LAHORE: Speakers at a symposium organised on Friday on water disputes between India and Pakistan said technology should be used to monitor water levels and check treaty violations.
They made the remarks while speaking at Pakistan-India Transboundary Water Disputes at the Lahore campus of FAST-National University of Computer and Emerging Sciences (NUCES). The symposium commenced with Indus Water Commissioner Mirza Asif Baig delivering a comprehensive presentation. He explained water disputes between the two states in detail. Baig told those present about the neutral expert decision on the Baglihar Dam and the International Court of Arbitration’s decision on Neelum-Jhelum-Kishanganga dispute.
The presentation was followed by a discussion on monitoring and resolving water disputes between India and Pakistan.
They said Pakistan must remain vigilant regarding Indian hydropower developments on River Chenab and River Jhelum. The speakers said the rivers had been awarded to Pakistan under the Indus Waters Treaty. They said India was not allowed to go-ahead with any projects on the western rivers.
The speakers said that India had been planning to construct a series of hydropower projects on River Chenab. They said the cumulative impact of these projects could result in River Chenab’s flow of water being reduced at Marala.
They also emphasised the use of computer models and technology to generate various scenarios in connection with Indian developments on the rivers.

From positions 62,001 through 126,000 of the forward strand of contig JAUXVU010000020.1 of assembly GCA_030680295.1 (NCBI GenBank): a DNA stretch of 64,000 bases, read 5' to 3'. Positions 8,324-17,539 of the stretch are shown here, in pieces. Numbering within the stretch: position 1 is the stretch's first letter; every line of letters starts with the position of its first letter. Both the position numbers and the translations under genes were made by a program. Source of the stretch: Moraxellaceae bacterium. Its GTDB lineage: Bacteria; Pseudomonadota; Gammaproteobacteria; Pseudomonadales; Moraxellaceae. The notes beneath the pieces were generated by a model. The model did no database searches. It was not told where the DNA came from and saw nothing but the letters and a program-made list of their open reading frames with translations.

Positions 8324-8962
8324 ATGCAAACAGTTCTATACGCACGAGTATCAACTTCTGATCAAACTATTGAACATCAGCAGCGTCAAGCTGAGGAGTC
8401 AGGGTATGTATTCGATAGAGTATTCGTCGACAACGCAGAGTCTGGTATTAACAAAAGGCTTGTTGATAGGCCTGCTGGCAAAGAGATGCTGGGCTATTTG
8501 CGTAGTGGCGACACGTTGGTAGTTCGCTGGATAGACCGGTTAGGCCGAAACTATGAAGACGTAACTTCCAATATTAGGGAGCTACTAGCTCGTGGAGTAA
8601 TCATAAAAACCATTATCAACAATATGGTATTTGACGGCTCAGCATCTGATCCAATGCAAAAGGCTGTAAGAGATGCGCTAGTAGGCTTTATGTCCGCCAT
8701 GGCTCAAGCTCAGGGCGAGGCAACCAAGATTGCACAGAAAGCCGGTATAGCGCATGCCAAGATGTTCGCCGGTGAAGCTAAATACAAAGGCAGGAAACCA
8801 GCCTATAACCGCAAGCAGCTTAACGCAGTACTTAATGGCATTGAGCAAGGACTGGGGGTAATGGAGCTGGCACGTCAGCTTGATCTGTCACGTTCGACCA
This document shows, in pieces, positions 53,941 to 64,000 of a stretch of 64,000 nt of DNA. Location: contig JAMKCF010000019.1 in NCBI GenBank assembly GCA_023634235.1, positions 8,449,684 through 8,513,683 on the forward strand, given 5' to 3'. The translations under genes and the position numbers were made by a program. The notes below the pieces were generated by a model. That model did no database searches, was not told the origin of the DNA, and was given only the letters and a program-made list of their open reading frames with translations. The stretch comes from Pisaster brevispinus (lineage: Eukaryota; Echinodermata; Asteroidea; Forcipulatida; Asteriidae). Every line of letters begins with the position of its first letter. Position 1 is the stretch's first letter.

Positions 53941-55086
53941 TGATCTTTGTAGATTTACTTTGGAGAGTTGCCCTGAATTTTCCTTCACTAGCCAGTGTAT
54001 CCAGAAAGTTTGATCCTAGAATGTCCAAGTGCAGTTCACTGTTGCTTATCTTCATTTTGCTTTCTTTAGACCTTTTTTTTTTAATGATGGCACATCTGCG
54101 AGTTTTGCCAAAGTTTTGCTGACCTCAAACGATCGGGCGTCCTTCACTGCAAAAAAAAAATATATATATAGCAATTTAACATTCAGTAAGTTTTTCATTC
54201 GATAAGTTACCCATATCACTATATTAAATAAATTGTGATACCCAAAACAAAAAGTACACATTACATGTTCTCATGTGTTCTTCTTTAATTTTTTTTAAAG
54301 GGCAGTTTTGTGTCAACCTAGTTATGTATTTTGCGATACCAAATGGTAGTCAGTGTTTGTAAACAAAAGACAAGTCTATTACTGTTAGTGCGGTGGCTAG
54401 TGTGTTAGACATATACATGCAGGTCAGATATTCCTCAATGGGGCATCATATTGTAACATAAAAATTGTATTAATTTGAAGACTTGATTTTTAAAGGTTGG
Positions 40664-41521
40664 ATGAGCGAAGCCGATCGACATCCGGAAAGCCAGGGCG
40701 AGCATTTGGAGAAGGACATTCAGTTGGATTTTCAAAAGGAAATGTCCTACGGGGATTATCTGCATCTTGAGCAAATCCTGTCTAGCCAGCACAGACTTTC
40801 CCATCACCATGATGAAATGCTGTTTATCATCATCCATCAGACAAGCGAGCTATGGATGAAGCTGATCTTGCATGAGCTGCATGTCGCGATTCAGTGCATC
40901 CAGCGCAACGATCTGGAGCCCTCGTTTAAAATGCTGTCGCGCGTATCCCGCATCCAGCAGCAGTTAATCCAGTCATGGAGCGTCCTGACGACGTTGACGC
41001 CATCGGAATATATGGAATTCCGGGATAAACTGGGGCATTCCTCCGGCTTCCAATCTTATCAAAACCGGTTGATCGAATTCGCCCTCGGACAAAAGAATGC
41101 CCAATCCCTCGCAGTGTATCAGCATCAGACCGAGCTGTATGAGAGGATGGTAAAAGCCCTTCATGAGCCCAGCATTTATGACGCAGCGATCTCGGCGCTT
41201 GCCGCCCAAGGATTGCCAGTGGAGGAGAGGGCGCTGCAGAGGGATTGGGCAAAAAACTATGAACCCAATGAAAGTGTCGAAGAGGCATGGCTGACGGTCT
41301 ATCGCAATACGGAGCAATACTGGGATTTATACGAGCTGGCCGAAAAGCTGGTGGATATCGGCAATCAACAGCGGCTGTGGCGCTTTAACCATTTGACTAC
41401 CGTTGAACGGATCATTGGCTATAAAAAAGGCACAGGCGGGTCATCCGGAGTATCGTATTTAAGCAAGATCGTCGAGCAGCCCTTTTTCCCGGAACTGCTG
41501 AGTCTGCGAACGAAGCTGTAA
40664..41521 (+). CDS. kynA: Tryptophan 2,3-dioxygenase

FAST-NUCES Civil Engineering Department Adviser Mansoor Ahmed Hashmi earlier emphasised the importance of employing remote sensing and GIS technology. He said these could be effectively used to monitor violations by India. Hashmi said India routinely concealed information about its projects from Pakistan. “Commercially available satellite data provides extremely detailed information on reservoir areas and any new construction activity,” he said. Hashmi said the varsity had decided to make this its main area of concern and provide government officials, engineers and students with the knowledge and skills needed to assess and monitor developments on the Indus Basin that was at high risk due to climate change.
The event was sponsored by the varsity’s Civil Engineering Department which recently initiated a master’s degree programme in hydraulics and water resources.
Published in The Express Tribune, April 30th, 2016.
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